The law requires the city to first draw districts that protect the principal of “one person, one vote.” That means every city council has to be more or less the same size. In 2011, the target is about 58,000 residents.

The city also has to draw districts that don’t discriminate against minority groups and that look out for other communities of interest.

The city’s website primer on redistricting gives school attendance areas, redevelopment areas, and even dog parks as examples of communities of interest.

Historically, however, the GLBT community has not been considered a community of interest for the purposes of redistricting. But a lot has changed since 2001, including court cases recognizing gays and lesbians as deserving the same protections against discrimination as other minority groups.

Herber and others argue that breaking up the central city into several council districts also dilutes the political power and representation of the gay and lesbian community.

The census doesn’t ask people for their sexual orientation, but aside from common sense, there is data suggesting that gays and lesbians—and gay-friendly neighborhoods—are concentrated in the central city. No area of the city voted more strongly against Proposition 8 than the grid.

“We’re not seeking to make the gayest district in the city,” said Herber. “We’re seeking to unite communities of interest.”

She also noted that there’s yet to be an openly gay representative on the Sacramento City Council. “We have some wonderful people on the council right now. They are our friends. But when they move on, it would be nice to run some one who is openly LGBT.”

Downtown is not the only area of the city likely to see redistricting controversy, because the neighborhood of Tahoe Park is split and may want to be put back together. There are heavily Latino neighborhoods in North Sac that might have more power if they were drawn into the same district. But downtown is likely to garner more attention by virtue of the clout of groups like the Downtown Partnership and simply because it’s a downtown and therefore known by all.

And it’s not the first time the central city has asked to be made whole. A movement to unify the central city following the 2000 census gained some traction. Mostly the impetus for the unification came from Midtown neighborhood associations and businesses.

But they didn’t get much of a hearing, says Alexander. “The city council appeared as if they wanted public input. But at the end of the day, they made decisions that were in their own best interest.”

This time the numbers may force more significant changes. District 1, which includes the booming Natomas suburbs, has grown to include more than 100,000 people, nearly double the population of any other council district. District 1 will have to contract, and will likely see its southern edge moved from downtown to somewhere around Interstate 80 in Natomas.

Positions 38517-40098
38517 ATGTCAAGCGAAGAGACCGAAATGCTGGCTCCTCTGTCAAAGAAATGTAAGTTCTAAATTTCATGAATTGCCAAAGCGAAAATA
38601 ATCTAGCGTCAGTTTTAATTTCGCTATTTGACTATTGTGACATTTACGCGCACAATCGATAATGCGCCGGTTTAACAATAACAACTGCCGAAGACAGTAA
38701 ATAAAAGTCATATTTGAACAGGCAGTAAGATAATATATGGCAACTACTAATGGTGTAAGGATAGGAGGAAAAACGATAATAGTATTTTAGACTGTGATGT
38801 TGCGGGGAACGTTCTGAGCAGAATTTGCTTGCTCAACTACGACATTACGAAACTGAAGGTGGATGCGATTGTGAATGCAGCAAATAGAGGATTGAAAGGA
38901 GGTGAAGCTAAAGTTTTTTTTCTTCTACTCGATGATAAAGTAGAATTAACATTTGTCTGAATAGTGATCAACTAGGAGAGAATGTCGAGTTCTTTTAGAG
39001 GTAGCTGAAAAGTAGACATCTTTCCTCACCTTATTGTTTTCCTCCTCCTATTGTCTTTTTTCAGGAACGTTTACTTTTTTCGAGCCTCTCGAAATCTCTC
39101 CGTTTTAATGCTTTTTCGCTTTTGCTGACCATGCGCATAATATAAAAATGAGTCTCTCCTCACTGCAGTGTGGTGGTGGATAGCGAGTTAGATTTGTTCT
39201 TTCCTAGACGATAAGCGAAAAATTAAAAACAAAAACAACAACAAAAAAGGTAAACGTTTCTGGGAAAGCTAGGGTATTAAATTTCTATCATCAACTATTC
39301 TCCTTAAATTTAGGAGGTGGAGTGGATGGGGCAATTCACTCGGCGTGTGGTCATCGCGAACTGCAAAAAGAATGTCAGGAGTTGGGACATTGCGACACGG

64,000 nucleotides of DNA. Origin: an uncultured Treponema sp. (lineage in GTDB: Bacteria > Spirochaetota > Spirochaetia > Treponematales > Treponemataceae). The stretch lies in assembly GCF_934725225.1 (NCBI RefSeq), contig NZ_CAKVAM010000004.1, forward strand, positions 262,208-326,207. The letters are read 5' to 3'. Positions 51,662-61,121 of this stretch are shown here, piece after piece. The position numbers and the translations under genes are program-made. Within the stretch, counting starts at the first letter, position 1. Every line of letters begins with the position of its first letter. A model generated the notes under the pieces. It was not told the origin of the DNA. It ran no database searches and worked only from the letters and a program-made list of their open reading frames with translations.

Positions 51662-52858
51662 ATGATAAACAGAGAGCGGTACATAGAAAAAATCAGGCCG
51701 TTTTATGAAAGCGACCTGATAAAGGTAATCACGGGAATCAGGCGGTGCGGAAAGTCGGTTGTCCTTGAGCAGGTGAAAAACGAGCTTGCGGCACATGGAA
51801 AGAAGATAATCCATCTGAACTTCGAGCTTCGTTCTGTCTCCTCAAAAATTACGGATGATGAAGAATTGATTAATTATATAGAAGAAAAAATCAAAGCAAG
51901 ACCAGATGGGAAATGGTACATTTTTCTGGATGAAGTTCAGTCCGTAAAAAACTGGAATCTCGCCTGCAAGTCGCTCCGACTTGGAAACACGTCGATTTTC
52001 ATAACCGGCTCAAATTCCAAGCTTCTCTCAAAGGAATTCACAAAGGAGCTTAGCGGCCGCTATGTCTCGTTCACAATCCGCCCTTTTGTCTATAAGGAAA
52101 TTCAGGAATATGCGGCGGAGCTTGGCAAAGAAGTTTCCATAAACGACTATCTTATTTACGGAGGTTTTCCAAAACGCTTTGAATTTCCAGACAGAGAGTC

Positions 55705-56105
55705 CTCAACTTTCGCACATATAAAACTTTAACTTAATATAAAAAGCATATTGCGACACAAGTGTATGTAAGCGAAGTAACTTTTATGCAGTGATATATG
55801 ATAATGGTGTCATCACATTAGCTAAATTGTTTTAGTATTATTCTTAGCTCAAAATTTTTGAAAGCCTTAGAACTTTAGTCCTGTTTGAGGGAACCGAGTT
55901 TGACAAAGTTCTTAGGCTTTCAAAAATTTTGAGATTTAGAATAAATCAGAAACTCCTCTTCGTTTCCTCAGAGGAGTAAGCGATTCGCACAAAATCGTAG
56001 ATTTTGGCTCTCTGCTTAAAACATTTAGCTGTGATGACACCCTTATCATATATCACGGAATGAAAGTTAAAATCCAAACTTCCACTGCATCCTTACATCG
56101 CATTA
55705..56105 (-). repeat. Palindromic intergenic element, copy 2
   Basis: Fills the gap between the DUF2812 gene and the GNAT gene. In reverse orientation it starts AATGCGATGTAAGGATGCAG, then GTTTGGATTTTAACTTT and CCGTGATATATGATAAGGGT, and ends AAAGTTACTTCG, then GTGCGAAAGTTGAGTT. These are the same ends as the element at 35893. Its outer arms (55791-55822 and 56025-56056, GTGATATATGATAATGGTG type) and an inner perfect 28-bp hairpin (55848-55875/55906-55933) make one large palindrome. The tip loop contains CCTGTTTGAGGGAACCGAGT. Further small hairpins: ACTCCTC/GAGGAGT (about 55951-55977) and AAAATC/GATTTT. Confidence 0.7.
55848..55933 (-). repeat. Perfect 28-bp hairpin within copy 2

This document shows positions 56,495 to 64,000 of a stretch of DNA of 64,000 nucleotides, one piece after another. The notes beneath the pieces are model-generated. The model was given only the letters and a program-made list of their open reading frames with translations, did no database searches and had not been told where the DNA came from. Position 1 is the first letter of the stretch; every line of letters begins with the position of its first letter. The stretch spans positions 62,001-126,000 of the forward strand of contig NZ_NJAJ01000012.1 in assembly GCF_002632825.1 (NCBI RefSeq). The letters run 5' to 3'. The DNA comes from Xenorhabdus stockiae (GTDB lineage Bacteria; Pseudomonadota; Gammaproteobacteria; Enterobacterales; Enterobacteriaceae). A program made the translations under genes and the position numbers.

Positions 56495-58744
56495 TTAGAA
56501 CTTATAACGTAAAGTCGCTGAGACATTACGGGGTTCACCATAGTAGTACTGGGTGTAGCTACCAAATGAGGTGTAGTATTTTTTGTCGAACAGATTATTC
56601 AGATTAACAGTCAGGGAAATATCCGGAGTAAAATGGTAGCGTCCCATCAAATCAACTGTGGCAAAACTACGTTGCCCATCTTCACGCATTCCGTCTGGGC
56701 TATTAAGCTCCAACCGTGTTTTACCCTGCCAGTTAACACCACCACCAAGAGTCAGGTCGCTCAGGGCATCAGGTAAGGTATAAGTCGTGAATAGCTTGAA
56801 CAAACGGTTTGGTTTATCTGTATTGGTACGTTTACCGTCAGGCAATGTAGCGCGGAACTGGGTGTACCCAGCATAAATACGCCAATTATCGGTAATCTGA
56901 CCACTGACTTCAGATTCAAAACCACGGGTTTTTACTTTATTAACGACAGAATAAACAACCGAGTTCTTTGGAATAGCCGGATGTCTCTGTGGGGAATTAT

But as soon as you move one district line any significant distance, the whole map starts to behave like one of those diabolical sliding tile puzzles.

“I think it would be difficult to do,” said District 3 Councilman Steve Cohn of any effort to unify the central city. “You go from affecting three or four districts to affecting all of the districts.”

Cohn said another problem with unifying the central city is that right now it has three council members with a stake in the grid’s success. Change the lines, and the central city’s lone council member may find themselves the lonely vote for the interests of the urban core.

“The other council members might look at the central city as just one other district,” says Cohn.

Still, Cohn is open to the idea. “I’m up in the air right now,” Cohn said, but added, “If we’re going to do it, I think my district would make the most sense,” said Cohn, explaining that District 3, which already contains the biggest chunk of Midtown, may be best suited to take on the other grid neighborhoods.

But maybe Rob Fong in District 4 wants to hold on to his piece of downtown, or would rather have all of it. Or perhaps Sandy Sheedy in District 2 would like to see her north Sacramento district slide across the river and snatch up the downtown rail yards.

Kim Alexander believes the redistricting process ought to be taken out of city council members’ hands.

“Fundamentally, it’s a conflict of interest for politicians to draw their own council districts and then vote on them.”

This year, the citizens redistricting panel—which actually started with Councilman Kevin McCarty and Mayor Kevin Johnson, in a rare moment of agreement—is an attempt to give the public more input. But it remains to be seen whether unification of the central city will fare better than it did 10 years ago.

It ought to, Alexander says. “Midtown is the public face of Sacramento. It’s the social and cultural center of Sacramento. We need to make sure they can effectively represent their community.”